1. Thanks regarding the writing. :) Yeah it sucks you had to go through these things too. I feared and hated boys, go to later articles when I go no contact and talk about my abuse/narc family because of my abuse history. I do think if I wasn't aggressive and more like a boy, I would have been squished. Yeah my testosterone still affects me to this day, I know I have a "harder edge" then most women and am more aggressive. I had to learn to mask some of this stuff to function in society. I envied men because they weren't expected to smile and nuture all the time like women. I did not date until very late, it amazes me even to this day I manage to end up married, boys had NOTHING to do with me. I was not gay and knew it but didn't like boys or how they acted or how I was supposed to act as some flightly bubbly cheerleader type. LOL I hate Sweet Valley High too, I think they were just beginning when I got out of school in 1986,

  2. The double standards are awful. I know before medically transitioning, I was considered a "bitch" (I hate that word and its ubiquitous usage nowadays) despite my quiet and reserved demeanor. Now random people tell my partner what a "nice guy" I am. Partner agrees that my personality hasn't changed a bit.

    Any woman who isn't (or doesn't act like) a bubbly help meet with no interests or opinions of her own is cudgeled with the "bitch" canard--especially Aspie women. So you have two total opposites, the forthright Aspie woman and the socially predatory Hollywood Housewife type, called the same stupid catch-all insult.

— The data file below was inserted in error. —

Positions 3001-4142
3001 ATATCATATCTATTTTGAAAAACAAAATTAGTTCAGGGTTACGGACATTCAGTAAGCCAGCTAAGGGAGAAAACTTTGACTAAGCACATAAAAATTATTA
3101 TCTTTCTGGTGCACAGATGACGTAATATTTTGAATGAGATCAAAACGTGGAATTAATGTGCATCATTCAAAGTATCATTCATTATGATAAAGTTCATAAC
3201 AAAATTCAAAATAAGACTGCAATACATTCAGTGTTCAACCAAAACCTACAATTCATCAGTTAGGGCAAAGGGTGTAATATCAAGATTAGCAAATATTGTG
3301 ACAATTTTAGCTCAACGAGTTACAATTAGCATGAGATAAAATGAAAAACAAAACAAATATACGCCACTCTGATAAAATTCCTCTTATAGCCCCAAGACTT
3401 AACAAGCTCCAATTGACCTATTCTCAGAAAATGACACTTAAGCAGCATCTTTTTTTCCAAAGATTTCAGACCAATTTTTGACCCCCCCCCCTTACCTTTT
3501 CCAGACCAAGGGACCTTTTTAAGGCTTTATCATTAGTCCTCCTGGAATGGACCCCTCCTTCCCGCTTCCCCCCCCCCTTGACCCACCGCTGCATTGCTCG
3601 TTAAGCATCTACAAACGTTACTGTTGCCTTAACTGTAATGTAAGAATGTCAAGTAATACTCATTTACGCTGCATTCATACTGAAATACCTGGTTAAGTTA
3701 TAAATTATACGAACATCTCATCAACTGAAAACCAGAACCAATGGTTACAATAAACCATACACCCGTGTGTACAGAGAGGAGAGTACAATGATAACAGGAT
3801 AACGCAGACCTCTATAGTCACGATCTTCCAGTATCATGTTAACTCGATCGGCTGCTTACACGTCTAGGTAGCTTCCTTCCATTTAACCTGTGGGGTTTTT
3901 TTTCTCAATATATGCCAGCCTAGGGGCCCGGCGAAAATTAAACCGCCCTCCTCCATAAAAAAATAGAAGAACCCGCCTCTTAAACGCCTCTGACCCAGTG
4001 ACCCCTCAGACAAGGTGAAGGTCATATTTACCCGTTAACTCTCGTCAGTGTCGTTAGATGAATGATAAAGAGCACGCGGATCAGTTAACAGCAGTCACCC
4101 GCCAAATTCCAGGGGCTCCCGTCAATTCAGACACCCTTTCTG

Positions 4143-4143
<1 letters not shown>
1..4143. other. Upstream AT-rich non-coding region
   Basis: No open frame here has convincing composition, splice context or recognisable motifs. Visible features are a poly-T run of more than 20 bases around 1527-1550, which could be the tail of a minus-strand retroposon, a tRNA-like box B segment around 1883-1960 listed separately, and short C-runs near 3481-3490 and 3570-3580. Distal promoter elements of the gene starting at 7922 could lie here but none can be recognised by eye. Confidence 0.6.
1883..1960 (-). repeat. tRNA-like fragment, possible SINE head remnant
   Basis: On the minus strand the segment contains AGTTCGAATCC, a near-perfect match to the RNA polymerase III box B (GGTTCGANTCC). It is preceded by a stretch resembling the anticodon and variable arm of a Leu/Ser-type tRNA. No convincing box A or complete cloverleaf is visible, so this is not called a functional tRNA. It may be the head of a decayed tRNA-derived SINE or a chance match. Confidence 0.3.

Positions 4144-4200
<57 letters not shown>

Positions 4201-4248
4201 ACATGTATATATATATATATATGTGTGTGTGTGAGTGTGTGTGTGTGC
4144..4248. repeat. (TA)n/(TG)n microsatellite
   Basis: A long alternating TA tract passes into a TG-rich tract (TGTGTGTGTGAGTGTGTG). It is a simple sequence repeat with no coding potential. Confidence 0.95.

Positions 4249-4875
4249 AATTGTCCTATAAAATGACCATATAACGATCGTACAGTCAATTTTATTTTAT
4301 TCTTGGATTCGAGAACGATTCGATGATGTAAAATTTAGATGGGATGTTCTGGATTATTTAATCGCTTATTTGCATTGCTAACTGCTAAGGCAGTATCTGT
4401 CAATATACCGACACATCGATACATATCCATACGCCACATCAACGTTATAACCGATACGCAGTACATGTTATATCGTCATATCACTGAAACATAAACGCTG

It sucks you had to mask to get on with women. I never caught on why they didn't like me back then, but it makes sense now.

    1. One thing I have noticed is men can be calm and sit there without smiling and you sure don't hear about "resting bitch face" when it comes to men. Yeah us Aspie women are seen as bitches, I am either cloaking and people pleasing and that old mold is cracking or seen as monotone and a "bitch" Add fat to it, and the smiles and subservience are supposed to be even bigger. You sound like a nice guy and quiet and reserved is okay too. I could never be the bubbly help meet. I never fit in. I just had a conversation with husband today about how I don't get along with most neurotypical women, and some lamenting words about failed friendships, like the now probably ex friend whose ghosted me who wrote me that she "loved Trump" and I said I always get on with men better. They seem to like me more. I noticed at jobs even men were my allies, while the women got the claws out when I was young :/ UU women are nice to me but there we have a diverse crowd and probably a degree of more Aspie friendliness--I am OUT there too as an Aspie. yeah, I have to wear a mask not to get eaten alive. I am failing to do it these last years. A mixture of CFS, fatigue and recovery stuff, where I just do not feel like it anymore.